Figure 1(b) displays the SEC values calculated based on the amount of TOC removed by each anode at the current densities of 50, 75, and 125 mA/cm2. The lowest SEC values were achieved for the BDD electrode in the range between 866 and 7,200 kWh/kg TOC. SEC values of Pt and MMO electrodes, from smallest to largest, occurred in the order of Pt > RuO2–TiO2 > Pt–IrO2 > IrO2–Ta2O > RuO2–IrO2. It is worth noting that the SEC value of the IrO2–Ta2O5 electrode was lower than that of the RuO2–IrO2 electrode, despite its lower TOC removal efficiency. This was due to the different potential difference (V) of the electrodes measured during the experiment with each electrode. As the current applied to the electrooxidation cell increases, the potential (V) between the electrodes increases because the solution conductivity is constant. Since the amount of TOC removed does not increase proportionally to the applied current density, an increase in the SEC was observed with an increase in the applied current.
Due to the inherent characteristics of BDD electrodes, which had the highest removal efficiencies, lower voltage values were obtained compared with the other electrodes. Only the BDD electrode was able to achieve the complete mineralization of BPA. At the current density of 75 mA/cm2, 240 min treatment time was sufficient to obtain 100% TOC removal efficiency for the BDD electrode. At the highest current density (125 mA/cm2), this duration decreased to 180 min. Pt performed relatively better than the MMO electrodes, achieving 39% and 43% TOC removal. In contrast, the MMO electrodes achieved 34% and 35% TOC removal on average under the same conditions.
The degradation capacity of the anodes depends on their capabilities to produce •OHs. BDD electrodes have extraordinary properties such as the wide potential window, high electrochemical stability, and negligible adsorption of organic molecules (Enache et al. 2009). Diamond is an exceptional hard crystalline form of carbon, with sp3 hybridized carbon atoms bonded together. Boron doping into diamond gives BDD electrodes p-type semiconducting characteristics by acting as an electron acceptor because of the electron deficiency in its outer shell. With these properties, the BDD electrode is capable of generating high amounts of •OH radicals and other active intermediates through water oxidation. Since these active species are loosely adsorbed on the surface of BDD, they readily attack and cause oxidative mineralization of organic pollutants (Zhi et al. 2003). In the case of MMO electrodes, coating an oxide layer causes the formation of a deactive region that increases the anode potential and leads to mechanical losses at the interface. This results in a decreased electrical conductivity and efficiency in the degradation of pollutants (Moradi et al. 2020).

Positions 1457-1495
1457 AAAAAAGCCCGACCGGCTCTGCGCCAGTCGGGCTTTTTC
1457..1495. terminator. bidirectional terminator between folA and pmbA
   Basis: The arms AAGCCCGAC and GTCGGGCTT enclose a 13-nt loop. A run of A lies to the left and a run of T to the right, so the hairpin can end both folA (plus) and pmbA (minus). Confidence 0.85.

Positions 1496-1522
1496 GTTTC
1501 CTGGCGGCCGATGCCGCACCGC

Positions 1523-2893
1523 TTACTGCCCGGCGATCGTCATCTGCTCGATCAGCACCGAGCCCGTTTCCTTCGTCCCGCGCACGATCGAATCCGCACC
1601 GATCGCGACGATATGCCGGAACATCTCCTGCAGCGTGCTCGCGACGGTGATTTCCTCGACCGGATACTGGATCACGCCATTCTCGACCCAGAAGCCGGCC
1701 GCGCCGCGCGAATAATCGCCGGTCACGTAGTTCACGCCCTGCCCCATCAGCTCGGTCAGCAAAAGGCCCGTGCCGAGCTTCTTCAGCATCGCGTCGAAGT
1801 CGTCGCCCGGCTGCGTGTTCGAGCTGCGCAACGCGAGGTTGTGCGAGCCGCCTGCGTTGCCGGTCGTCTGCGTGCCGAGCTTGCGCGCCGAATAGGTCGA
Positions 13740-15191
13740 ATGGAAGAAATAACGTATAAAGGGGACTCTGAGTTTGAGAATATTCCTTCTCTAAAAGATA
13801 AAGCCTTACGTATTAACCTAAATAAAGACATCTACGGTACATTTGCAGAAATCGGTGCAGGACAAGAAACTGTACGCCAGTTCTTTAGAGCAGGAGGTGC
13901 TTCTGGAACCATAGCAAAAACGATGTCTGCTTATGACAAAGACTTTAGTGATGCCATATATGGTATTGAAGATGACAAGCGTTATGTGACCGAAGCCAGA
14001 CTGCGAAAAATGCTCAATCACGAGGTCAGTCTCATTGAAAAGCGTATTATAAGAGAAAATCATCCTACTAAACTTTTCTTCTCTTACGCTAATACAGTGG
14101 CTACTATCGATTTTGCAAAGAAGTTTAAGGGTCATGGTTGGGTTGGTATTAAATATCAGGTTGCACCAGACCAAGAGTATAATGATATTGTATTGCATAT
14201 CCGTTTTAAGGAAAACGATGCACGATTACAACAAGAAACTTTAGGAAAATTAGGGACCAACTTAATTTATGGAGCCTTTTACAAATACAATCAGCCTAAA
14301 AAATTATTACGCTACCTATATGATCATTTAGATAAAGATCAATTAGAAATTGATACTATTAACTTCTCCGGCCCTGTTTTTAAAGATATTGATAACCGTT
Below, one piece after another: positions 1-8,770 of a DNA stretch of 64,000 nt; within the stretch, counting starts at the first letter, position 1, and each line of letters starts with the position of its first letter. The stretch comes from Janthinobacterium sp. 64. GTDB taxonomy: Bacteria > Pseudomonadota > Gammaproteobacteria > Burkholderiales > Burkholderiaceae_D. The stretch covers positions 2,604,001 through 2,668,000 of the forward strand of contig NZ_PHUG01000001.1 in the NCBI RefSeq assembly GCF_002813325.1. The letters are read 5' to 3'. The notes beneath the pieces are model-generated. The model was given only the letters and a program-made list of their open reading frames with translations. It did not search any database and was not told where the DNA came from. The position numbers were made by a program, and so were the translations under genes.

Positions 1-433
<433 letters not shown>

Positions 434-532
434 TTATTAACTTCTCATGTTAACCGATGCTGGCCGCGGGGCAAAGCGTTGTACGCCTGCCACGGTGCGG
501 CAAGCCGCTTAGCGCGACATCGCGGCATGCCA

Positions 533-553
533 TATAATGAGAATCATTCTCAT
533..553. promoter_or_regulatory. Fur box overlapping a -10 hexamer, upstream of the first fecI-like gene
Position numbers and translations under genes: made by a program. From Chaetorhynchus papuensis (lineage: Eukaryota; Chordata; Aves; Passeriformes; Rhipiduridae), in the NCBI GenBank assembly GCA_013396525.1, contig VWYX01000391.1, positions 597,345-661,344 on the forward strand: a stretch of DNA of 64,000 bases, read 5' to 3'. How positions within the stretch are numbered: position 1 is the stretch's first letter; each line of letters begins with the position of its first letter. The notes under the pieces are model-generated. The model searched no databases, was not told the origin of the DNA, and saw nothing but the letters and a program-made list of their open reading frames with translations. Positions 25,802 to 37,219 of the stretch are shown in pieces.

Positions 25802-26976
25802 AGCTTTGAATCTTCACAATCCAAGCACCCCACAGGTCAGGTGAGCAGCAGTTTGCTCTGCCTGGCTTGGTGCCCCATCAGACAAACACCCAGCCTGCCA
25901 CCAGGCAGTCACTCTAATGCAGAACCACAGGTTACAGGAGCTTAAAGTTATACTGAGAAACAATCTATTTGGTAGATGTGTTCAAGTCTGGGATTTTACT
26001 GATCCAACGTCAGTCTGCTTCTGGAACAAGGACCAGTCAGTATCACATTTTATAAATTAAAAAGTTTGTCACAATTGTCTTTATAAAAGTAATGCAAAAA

Another important factor that determines the efficiency of anodes in the degradation of pollutants is their oxidation potentials. Anode electrodes are divided for simplicity into two classes: active and non-active electrodes (Comninellis 1994). Active anodes, which present low oxygen evolution overpotential, are good electrocatalysts for the oxygen evolution reaction (OER) and, consequently, lead to selective oxidation of the organic materials due to chemisorbed •OH. Therefore, the oxidation power of this type of anodes is generally low. On the other hand, non-active anodes are weak electrocatalysts for the OER, and direct EO is supposed to occur at these electrodes. A higher oxidation state is unavailable and the organic species are directly oxidized by a physisorbed •OH. Pt-based, Ru-based oxides, and It-based oxides are considered active anodes with low oxidation potential (RuO2–TiO2 = 1.4–1.7 V, IrO2–Ta2O5 = 1.5–1.8 V, Pt = 1.7–1.9 V). On the other hand, BDD is considered non-active, thus presenting high oxidation potential (SnO2 = 1.9–2.2 V, PbO2 1.8–2.0 V, BDD = 2.2–2.6 V). The production of quasi-free •OH on the surface of BDD has been confirmed by electron spin resonance measurements with spin traps. These explain the lower performance of MMO electrodes compared with the BDD anode, on which the •OH is loosely attached. This electrogenerated •OH on the BDD anode is highly reactive and thus can mineralize the organics with a high-current efficiency (Martínez-Huitle & Andrade 2011).